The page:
From heading to Walmart to going online, filing your federal income tax return for free has never been easier.
For starters, all Utah taxpayers can prepare and file their tax returns online directly with the Internal Revenue Service through its Free File program. The services provides electronic filing — and in many cases free tax preparation, too.
Free File comes in two formats: traditional Free File and Fillable Forms. “Everyone in Utah can use one of the two forms of Free File,” said IRS spokesman Bill Brunson.
Traditional Free File guides users through the process of preparing and filing a return. The option is provided through a public-private partnership between the IRS and a consortium of nearly two dozen tax software providers who make versions of their free-file products available exclusively at www.irs.gov/freefile.
A taxpayer must meet certain criteria to use Free File, such as having an adjusted gross income of $57,000 or less.
Anyone can use Fillable Forms, because there is no income limitation. Unlike the Traditional Free File, though, taxpayers aren’t guided through their returns by software. They must fill out the forms online.
One word of caution about Fillable Forms. Because you won’t have a software program guiding you through the tax-preparation process, there’s no guide to help you take advantage of important tax credits or deductions. One of those commonly missed deductions is the Earned Income Tax Credit, which can be worth hundreds, even thousands, of dollars to a low-income family.
Aside from filing directly with the IRS, taxpayers also can have their returns prepared for free through a host of private-sector programs:
H&R Block Free Edition • This is for taxpayers with simple returns. For more information, go to bit.ly/rPfIVN.
Turbo Tax Free Edition • Tax-prep software company Intuit offers this option. Go to Turbotax.intuit.com for details.
In-store at Walmart • Select locations nationwide are offering free preparation of simple tax forms through a partnership with H&R Block and Jackson-Hewitt Tax Service, good only on 1040EZ forms. For more information, go to bit.ly/wHIdN4.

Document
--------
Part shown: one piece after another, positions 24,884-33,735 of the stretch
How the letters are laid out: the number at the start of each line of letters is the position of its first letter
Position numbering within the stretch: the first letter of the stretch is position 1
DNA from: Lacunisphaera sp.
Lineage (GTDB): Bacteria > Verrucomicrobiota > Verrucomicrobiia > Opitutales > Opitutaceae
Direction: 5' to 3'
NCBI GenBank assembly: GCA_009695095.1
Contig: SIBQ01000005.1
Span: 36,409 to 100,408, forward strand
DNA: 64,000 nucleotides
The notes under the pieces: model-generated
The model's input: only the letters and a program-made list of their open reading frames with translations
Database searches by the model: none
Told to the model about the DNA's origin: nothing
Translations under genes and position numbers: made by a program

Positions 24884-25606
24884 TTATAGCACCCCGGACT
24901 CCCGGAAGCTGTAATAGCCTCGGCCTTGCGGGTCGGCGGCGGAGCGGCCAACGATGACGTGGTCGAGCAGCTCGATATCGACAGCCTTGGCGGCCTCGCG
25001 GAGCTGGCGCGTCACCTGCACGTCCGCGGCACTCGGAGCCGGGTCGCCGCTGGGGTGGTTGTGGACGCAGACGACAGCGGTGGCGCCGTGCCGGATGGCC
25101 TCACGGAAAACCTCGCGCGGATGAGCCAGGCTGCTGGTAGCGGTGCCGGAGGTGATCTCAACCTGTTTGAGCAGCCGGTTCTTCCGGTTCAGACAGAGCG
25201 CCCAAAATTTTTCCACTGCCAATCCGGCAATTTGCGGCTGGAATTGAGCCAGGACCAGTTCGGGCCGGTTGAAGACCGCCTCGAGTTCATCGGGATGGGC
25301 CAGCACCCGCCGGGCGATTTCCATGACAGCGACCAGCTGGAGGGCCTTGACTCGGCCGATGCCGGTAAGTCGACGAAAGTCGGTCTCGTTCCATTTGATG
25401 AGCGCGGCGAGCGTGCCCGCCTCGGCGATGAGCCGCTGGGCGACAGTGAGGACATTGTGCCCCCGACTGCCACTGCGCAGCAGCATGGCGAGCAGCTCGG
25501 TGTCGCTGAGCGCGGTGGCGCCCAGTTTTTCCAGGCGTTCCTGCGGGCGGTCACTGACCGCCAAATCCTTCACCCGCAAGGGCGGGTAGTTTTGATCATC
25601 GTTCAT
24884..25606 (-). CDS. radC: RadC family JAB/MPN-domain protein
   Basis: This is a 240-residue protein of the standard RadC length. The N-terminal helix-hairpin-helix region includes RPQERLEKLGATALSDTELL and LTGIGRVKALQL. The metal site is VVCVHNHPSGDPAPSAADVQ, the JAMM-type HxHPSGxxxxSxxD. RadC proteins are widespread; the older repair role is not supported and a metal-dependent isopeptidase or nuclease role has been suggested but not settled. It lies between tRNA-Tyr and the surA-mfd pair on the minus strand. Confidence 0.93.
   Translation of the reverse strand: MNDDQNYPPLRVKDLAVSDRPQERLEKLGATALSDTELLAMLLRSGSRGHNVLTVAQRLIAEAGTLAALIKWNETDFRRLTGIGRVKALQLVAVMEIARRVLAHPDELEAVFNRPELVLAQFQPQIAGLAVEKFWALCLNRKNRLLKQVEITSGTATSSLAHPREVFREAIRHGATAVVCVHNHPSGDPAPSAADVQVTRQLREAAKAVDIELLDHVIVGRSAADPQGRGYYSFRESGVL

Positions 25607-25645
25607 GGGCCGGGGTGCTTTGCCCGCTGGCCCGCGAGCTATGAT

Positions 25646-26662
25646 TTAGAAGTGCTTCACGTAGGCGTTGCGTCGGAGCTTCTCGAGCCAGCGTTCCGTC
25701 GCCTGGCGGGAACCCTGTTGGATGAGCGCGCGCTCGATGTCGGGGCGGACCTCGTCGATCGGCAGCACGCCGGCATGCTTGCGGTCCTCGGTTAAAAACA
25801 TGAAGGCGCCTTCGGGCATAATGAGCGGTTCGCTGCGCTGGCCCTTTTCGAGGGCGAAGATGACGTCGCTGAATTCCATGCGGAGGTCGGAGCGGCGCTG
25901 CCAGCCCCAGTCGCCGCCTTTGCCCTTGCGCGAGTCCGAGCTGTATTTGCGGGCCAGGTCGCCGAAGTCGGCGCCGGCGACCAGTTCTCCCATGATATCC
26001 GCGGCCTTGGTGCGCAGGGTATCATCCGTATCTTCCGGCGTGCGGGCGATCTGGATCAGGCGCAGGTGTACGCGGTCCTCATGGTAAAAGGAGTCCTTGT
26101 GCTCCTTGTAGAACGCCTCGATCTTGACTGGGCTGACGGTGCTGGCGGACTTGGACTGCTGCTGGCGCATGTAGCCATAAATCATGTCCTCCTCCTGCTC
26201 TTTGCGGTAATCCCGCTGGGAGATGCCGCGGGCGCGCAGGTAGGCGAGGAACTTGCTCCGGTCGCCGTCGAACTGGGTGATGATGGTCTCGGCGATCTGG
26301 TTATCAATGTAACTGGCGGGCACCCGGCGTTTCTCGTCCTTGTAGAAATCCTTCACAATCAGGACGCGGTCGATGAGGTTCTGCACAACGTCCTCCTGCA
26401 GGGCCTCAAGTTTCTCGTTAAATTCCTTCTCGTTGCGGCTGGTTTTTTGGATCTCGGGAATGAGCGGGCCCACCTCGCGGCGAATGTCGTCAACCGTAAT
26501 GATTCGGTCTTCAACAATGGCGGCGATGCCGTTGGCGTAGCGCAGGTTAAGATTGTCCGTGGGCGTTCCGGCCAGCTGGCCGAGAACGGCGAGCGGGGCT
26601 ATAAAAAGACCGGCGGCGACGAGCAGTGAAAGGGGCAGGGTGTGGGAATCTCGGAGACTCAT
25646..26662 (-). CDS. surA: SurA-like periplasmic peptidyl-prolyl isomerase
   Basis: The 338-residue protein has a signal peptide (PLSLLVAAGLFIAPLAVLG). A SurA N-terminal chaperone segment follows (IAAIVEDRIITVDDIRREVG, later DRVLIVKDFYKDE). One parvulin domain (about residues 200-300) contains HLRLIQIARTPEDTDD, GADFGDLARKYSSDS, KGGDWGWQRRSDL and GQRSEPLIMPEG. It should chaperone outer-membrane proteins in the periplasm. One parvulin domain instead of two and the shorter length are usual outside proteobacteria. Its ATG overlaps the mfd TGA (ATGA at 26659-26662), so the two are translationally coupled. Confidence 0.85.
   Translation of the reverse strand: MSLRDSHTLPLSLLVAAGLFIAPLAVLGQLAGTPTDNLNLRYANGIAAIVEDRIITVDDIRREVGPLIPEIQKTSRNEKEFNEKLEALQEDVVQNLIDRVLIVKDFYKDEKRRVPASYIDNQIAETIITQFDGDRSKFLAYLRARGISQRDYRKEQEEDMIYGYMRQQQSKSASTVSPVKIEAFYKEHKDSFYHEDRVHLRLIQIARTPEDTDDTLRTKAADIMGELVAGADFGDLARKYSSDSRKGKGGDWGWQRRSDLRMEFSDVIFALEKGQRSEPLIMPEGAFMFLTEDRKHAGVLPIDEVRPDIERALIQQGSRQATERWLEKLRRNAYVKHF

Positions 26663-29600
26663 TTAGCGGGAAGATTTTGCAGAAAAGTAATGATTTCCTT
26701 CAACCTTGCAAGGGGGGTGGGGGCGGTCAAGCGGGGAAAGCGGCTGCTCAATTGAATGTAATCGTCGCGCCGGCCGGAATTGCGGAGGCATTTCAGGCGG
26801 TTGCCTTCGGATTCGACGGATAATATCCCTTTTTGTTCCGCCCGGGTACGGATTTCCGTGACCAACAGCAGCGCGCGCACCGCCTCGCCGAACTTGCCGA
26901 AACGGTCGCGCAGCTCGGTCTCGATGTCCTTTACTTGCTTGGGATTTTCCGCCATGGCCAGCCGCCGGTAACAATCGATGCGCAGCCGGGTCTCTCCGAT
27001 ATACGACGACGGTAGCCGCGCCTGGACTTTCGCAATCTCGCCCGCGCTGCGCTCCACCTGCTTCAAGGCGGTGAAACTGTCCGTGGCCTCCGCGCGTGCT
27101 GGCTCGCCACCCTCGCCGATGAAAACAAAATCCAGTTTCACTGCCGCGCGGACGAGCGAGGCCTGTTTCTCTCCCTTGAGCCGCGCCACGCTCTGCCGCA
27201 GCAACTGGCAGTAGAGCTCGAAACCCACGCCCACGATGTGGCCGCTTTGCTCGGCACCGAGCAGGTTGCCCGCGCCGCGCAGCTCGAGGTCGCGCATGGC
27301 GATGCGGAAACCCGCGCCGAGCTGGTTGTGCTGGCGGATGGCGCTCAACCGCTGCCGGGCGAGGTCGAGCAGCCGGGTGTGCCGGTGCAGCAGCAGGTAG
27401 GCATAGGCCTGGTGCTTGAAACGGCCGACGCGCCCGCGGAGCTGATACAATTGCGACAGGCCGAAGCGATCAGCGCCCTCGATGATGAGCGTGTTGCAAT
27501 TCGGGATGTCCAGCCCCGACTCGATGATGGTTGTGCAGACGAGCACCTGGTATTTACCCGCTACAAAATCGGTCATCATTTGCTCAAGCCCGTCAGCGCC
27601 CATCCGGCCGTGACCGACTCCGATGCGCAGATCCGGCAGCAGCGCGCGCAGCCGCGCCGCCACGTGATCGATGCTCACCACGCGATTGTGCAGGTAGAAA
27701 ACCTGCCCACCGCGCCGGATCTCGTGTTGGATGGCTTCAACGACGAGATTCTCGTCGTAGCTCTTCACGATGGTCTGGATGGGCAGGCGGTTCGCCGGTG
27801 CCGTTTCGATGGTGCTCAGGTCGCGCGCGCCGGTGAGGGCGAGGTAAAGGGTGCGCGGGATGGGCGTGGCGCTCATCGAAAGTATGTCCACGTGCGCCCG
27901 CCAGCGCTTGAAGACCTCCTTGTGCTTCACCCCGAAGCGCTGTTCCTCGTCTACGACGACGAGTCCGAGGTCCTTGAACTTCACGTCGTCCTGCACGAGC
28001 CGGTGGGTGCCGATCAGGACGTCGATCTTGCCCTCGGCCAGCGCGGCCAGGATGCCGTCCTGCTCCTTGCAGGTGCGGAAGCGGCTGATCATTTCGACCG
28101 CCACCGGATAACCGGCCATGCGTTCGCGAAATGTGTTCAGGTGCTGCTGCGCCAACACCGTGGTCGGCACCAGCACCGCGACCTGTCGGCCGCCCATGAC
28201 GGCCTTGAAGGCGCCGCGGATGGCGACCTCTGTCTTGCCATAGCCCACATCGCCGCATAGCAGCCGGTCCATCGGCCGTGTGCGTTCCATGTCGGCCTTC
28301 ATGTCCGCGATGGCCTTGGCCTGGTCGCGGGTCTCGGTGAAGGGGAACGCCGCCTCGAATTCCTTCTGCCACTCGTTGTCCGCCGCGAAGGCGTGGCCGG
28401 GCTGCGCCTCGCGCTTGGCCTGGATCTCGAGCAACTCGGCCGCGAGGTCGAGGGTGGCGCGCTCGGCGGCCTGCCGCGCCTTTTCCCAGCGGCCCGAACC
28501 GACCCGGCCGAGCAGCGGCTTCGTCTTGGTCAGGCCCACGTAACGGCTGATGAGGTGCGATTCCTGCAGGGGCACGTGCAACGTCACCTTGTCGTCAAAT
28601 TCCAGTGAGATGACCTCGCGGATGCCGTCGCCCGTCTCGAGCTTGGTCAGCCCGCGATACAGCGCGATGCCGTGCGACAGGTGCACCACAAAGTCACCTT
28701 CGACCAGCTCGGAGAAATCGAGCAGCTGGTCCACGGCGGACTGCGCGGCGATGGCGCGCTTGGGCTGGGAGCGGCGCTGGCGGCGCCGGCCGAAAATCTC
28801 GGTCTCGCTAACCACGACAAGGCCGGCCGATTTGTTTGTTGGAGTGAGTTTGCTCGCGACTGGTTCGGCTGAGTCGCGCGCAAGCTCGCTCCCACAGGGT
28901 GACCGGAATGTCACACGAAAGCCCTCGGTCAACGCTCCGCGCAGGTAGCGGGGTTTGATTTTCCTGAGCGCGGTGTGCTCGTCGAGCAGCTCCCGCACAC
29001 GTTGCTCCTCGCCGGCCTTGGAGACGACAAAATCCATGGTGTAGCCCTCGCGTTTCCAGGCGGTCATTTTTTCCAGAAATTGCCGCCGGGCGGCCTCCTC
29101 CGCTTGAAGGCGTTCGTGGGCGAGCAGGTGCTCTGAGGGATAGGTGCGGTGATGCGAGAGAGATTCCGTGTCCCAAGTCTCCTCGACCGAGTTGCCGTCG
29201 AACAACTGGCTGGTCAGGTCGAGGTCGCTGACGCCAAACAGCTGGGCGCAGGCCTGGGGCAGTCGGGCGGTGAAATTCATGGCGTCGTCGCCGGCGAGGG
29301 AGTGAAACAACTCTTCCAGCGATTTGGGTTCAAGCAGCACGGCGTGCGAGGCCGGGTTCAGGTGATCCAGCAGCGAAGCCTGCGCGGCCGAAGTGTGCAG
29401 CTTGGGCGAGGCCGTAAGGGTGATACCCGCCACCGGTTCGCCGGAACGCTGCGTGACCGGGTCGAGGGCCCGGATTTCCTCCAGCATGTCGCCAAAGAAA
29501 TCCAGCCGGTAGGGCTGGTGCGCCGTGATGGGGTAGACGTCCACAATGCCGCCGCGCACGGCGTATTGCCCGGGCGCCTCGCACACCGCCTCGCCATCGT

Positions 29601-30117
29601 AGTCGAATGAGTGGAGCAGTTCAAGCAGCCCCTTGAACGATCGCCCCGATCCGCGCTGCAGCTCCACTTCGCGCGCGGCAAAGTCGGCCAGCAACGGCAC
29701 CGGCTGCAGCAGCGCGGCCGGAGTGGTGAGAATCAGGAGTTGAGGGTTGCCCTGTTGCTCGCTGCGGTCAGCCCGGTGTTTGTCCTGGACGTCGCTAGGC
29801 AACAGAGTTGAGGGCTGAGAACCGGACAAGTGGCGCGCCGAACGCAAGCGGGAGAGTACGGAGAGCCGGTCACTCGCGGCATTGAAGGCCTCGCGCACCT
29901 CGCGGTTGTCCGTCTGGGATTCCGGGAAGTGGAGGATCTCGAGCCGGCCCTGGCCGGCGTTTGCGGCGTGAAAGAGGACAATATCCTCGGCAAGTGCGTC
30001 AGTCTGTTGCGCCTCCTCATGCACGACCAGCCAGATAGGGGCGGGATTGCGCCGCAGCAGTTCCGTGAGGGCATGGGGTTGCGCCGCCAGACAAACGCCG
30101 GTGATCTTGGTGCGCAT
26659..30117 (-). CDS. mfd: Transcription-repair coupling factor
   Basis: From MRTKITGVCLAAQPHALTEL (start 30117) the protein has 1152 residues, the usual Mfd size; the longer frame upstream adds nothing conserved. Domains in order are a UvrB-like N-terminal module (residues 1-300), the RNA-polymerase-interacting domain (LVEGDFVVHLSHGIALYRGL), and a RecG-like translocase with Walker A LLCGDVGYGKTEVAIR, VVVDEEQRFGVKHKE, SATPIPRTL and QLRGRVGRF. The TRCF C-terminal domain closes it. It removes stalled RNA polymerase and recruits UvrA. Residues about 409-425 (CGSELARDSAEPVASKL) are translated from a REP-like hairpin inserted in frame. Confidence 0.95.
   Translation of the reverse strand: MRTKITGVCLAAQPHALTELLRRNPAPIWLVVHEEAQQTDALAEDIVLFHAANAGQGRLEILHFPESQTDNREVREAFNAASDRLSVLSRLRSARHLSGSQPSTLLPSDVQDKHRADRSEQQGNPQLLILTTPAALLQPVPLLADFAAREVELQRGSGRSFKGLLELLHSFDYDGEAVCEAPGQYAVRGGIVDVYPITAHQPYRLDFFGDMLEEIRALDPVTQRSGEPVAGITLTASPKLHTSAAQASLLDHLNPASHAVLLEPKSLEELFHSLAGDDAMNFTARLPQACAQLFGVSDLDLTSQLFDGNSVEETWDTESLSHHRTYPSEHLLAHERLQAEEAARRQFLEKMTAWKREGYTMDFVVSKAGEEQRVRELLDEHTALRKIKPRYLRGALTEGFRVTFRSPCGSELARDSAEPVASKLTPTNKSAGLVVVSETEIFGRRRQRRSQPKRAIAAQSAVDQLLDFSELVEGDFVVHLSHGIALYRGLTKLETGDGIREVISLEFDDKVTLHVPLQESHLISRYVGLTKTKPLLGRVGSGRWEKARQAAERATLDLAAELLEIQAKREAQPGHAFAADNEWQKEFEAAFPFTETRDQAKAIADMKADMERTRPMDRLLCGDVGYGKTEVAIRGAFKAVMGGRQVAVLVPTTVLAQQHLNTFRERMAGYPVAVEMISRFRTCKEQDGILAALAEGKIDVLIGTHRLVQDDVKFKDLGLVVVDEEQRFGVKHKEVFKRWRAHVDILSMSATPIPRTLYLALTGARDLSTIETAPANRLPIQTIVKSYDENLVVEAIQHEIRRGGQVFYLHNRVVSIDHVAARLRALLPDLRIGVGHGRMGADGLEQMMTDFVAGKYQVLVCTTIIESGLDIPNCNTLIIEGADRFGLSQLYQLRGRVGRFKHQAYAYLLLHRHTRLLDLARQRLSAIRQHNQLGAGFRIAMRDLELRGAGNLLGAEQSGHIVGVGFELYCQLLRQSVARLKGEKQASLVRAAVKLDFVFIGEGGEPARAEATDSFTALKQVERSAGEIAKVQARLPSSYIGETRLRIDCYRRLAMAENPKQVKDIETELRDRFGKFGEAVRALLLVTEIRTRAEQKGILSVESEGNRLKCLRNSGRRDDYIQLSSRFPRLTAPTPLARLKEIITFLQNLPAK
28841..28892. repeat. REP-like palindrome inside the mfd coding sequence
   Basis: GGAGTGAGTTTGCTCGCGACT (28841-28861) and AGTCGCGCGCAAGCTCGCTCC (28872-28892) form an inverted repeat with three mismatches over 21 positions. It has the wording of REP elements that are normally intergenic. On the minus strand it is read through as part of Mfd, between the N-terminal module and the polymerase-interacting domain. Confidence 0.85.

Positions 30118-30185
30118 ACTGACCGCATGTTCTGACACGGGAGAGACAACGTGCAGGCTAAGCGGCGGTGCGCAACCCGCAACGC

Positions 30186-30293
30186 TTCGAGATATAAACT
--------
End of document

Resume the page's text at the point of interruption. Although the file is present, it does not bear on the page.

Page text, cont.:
The downside to these free private-sector programs is that they focus only on simple tax return preparation. If you have a more complicated return or itemize your deductions, you probably aren’t going to qualify for the free help. Plus, the free options don’t include state tax preparation
Companies often use free-filing programs as an opportunity to market other services, such as state return preparation and filing, which cost money. Always compare prices among a handful of providers for the cost of all the services you’ll need this season.
In fact, many tax-preparation companies offer an array of fee-based services that aren’t always a great idea. For example, you can elect to get a refund-anticipation loan at a high interest rate based on your anticipated refund. If you can wait a couple of weeks, you can get your money without giving anyone else part of it.
Lesley Mitchell writes One Cheap Chick in daily blog form at blogs.sltrib.com/cheap. firstname.lastname@example.org Twitter: @cheapchick Facebook: Facebook.com/OneCheapChick
Read the fine print
If you are considering having your tax return filed for free, make sure to ask:
How much does it cost for a state return? • It may cost you nothing to have a federal income tax refund prepared, but you’ll still have to pay to get your state tax return completed and filed.
Know your refund options • Many providers are offering taxpayers free services with the option of receiving a prepaid credit card instead of a refund check. But anytime you get your refund “immediately,” you’ll pay more than if you had just waited to receive your money from the federal government.
IRS tax-time resources
Where’s my refund? • Once you file, you can check the status of your refund online by going to irs.gov and clicking on “Where’s my Refund” on the right-hand side of the page. You’ll need to enter your Social Security Number, filing status and anticipated refund amount to use this tool.
Do you qualify? • Many workers earning less than $49,078 miss out on the Earned Income Tax Credit, which could be worth thousands of dollars per year to a family. Go to irs.gov and click on “EITC 2012.” For information about other tax credits and benefits, go to http://1.usa.gov/yjWaWA.
Can’t get help? • Taxpayers who have unresolved issues with the IRS may contact the Taxpayer Advocate Service. Go to http://1.usa.gov/ySlWI0 for more information about Utah’s office.